A fantastic posting by Peter Bodo today analyzing the now-forgotten amuse bouche that prefaced the entree now known as the GMOAT men's final. I disagree with his assertion that the women's final was the "highest level of women's tennis". Highest level that we've seen in a while, yes. But some of those Graf/Vicario, Graf/Seles matches of old had some ridiculous shotmaking and on top of that, they were entertaining. For me, the women's final was a high level and it was impressive. But it wasn't entertaining. I've said it before and I'll say it again: Serena choked.
But the analysis and comparison between the Williamses' serving and the Rafa/Raja's serving was really interesting:
For that reason, a serve statistic unearthed via my correspondence with Tribe member who challenged my analysis of the match might be telling: Serena Williams fastest serve was 121 mph, her average first serve clocked 109, and her average second serve was 87 mph. Venus's fastest serve was a 127 thunderbolt, she averaged 111 on her first serve, and hit her second at an average of 92.
Now let's dare compare that to the men. In the final, Roger Federer's fastest serve was 129, and he averaged 117 on his first deliveries. His average second-serve traveled at 100 mph. That was slightly better than Rafael Nadal (who, in case you hadn't heard, won that match), whose fastest first serve was 120, while his first-serve average was 112 and his average second clocked 93. The takeaway: Venus Williams topped Nadal by a whopping 7 mph in the "fastest" department, and she trailed him by a single mile per hour in the other two critical averages. Granted, Nadal is a spinmeister, which costs him mph numbers. Still, the statistics are a tribute to Venus - and they set a new benchmark for the women's game. To borrow a phrase from Barack Obama (who appears to have stolen it from that other great statesman, Bob the Builder): Yes, we can!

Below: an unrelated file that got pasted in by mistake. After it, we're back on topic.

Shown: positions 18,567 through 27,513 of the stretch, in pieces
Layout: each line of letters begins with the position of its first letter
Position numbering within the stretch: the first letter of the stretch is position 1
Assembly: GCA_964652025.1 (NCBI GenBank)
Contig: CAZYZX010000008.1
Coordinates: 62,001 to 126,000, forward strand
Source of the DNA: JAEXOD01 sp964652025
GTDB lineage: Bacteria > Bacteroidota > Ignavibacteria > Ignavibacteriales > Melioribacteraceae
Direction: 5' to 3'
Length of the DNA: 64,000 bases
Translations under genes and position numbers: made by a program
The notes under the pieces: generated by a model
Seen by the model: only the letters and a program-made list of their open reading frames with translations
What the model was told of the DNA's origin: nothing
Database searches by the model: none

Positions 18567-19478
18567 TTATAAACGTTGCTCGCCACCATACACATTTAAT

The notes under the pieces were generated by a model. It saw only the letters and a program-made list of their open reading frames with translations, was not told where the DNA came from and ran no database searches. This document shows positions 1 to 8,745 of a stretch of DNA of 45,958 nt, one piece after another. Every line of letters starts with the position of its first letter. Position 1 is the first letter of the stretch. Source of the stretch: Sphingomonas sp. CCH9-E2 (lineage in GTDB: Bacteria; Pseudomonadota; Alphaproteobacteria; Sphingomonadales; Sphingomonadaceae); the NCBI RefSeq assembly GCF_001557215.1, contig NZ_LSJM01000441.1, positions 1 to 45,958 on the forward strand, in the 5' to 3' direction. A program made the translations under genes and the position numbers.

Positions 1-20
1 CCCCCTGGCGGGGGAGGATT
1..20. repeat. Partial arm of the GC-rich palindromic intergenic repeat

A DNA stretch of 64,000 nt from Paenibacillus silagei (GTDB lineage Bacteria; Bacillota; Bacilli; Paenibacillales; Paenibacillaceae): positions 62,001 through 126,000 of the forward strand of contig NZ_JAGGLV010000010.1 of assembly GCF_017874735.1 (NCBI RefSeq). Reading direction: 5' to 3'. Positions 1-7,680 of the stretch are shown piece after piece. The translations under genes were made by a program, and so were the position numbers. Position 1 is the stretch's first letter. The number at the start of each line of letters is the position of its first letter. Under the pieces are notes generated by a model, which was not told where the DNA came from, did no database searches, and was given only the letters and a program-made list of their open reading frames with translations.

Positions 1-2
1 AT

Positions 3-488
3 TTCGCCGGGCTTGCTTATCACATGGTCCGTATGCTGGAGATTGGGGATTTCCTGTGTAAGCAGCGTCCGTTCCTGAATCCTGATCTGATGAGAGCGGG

I'll be honest, I didn't realize the sisters Williams were serving THAT hard while watching the match but clearly the empirical evidence proves otherwise. Very impressive stuff.
Anyway, check out the article. It's a good read and great food for thought.